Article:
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Math even a Journalist should be able to understand by wisconsin_cur on Thu Sep 03, 2009 1:21 am
Through the week I listen to at least 90 minutes of Bloomberg radio every day. I became a regular listener when I noticed that they reported the 7/7 bombings in London 30 - 40 minutes before CNN and other outlets had anything helpful to say. I stay because the morning interview show (Bloomberg Surveillance) is often genuinely helpful and smart, even when I disagree with the guest.

This morning, however, I had blood coming out of my ears. It is not what they were saying as they, like every other news outlet talked of BP's "giant" oil strike in the Gulf of Mexico, it what was being left unsaid.

The story as told in the Financial Times

BP, the UK energy group, has discovered a “giant” oilfield in the Gulf of Mexico that shows a new frontier opening up for US oil production.

The Tiber field, in more than 1,200m of water about 250...

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2 Comments Viewed 57843 times
Taking off the gloves by wisconsin_cur on Tue Jul 13, 2010 12:59 am
If you look at my hands, you can tell that the money I bring home is not earned with my hands. Comapre them to my father's, uncles or grandfathers and there is no doubt who went to college and is privilidged to work in climate controled comfort. Though I keep nearly every spare minute filled with a variety of maintance and expansion projects around the homestead, my hands do not show it; mostly thanks to good gloves.

This weekend I had a lot of work to do and I took off the gloves.

While I love good gloves and will still use them for more dangerous work, I have decided to start building some callouses and scar tissue now. Developing thick skin now reduce by one the number of things that might slow me down when I need to work with these hands in a more consistently rough environment.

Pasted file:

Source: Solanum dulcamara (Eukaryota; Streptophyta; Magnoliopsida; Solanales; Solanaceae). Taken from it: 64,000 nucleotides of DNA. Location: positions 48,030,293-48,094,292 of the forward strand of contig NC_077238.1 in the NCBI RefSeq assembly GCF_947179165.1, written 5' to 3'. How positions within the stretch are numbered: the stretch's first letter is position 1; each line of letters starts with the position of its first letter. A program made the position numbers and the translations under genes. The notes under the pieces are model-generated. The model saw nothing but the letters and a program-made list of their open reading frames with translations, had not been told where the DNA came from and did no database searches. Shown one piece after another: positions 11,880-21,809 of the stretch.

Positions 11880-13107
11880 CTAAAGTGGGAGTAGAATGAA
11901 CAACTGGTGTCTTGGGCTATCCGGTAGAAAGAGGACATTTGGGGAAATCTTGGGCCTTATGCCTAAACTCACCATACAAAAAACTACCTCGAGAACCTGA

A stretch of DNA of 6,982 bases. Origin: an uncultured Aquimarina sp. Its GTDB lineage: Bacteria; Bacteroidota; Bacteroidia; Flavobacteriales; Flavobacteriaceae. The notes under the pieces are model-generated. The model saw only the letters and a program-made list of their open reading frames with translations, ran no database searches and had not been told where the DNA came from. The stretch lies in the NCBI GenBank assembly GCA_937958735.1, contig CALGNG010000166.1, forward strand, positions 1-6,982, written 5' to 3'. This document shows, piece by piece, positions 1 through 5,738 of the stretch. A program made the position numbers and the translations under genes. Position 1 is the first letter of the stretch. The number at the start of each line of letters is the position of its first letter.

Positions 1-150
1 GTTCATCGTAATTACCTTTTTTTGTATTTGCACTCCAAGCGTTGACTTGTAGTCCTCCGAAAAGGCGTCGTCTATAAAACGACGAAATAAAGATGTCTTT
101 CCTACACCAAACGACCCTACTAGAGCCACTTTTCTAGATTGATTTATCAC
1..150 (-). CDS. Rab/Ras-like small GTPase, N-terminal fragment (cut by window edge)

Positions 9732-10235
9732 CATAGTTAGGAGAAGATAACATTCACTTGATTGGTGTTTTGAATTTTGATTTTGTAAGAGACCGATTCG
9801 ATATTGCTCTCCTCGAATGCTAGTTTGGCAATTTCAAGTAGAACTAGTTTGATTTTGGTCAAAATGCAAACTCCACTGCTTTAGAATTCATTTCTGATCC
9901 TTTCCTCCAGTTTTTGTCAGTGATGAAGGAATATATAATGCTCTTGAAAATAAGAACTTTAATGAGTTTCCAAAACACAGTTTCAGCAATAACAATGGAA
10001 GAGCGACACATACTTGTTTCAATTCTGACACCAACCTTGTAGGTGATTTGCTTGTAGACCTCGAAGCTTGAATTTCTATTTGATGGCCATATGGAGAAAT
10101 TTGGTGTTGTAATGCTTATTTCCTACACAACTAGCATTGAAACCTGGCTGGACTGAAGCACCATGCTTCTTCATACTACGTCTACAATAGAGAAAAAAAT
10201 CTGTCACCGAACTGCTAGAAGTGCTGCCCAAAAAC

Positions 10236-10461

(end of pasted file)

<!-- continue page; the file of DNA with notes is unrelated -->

4 Comments Viewed 61355 times
From a Hobby to Lifestyle by wisconsin_cur on Tue Jun 16, 2009 5:13 am
I really enjoy the company of beekeepers but they are a curious lot. We form a bond of connection with a collection of insects and it is a relationship that changes us. The initial response to one's first hive is often joy and wonder. Before any of the challenges of the hobby arise, there is the amazing building and foraging of these social insects. We see them fly home with legs covered in packed pollen. We see them on our lawn and in our trees going about their work. It is fascinating and sends many a novice beekeeper, the author included, into daydreams of making a livlihood out of working with the bees. Then the obstacles arrive.

Mites, wax moths, a neighbor's pesticide use, bears, skunks, vandalism, the toll of winter, disappointing yields, the dumping of foreign honey on the American market all these and many others contrive together to break the beekeepers heart and temper the initial optimism. Perhaps the beekeeper gives up the hobby or maybe she resigns herself to be content...

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1 Comment Viewed 49425 times
City hypocrites and their little bylaw kingdoms by strider3700 on Fri Jul 10, 2009 6:32 pm
One of the things I'll have to get used to when I move into town is paying not just for garbage collection but also for water and sewage. At my current home my water comes from a spring which I have a lease on. It's roughly $107 every 3 years. For this price I get 500 gallons/day and need to do whatever I want with the water. In my case that involves maintaining the spring, the 1000' or so of line to the house the filter system and everything else. In town I get a tiered system where the lowest tier is 0-145 gallons/day and the highest is 1097-infinity gallons/day Thankfully there is a huge jump in cost between these two cases and there is 4 steps in between. Still some rough calculations on if I was to get the equivalent amount of water from the city as I'm allowed here would have me paying roughly 30 times as much as I currently do.

It's obvious that I'll need to actually care about my water usage at the new place. My first thought was low flow dual flush toilets and...

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2 Comments Viewed 6709 times
The biggest bubble by wisconsin_cur on Mon Aug 24, 2009 11:59 pm
Globalizations come and go just like other economic bubbles. They just inflate at a much slower rate, often over decades or centuries, so they become an even greater ingrained expectation than other bubbles. The deflation can be as quick as the outbreak of the First World War or as drawn out as the death of the Roman Empire. Like any bubble, however, the way down is as dislocating as the way up is infatuating.

In today's Telegraph Ambrose Evans-Pritchard reports on a story that may well answer the abiding question of when we shall fall from the plateau of our current globalization and begin the roll down the backside into the toilet bowel beyond. China, it seems, is considering the very rationale move of banning the export of many rare earth metals, and restricting the export of still more,...

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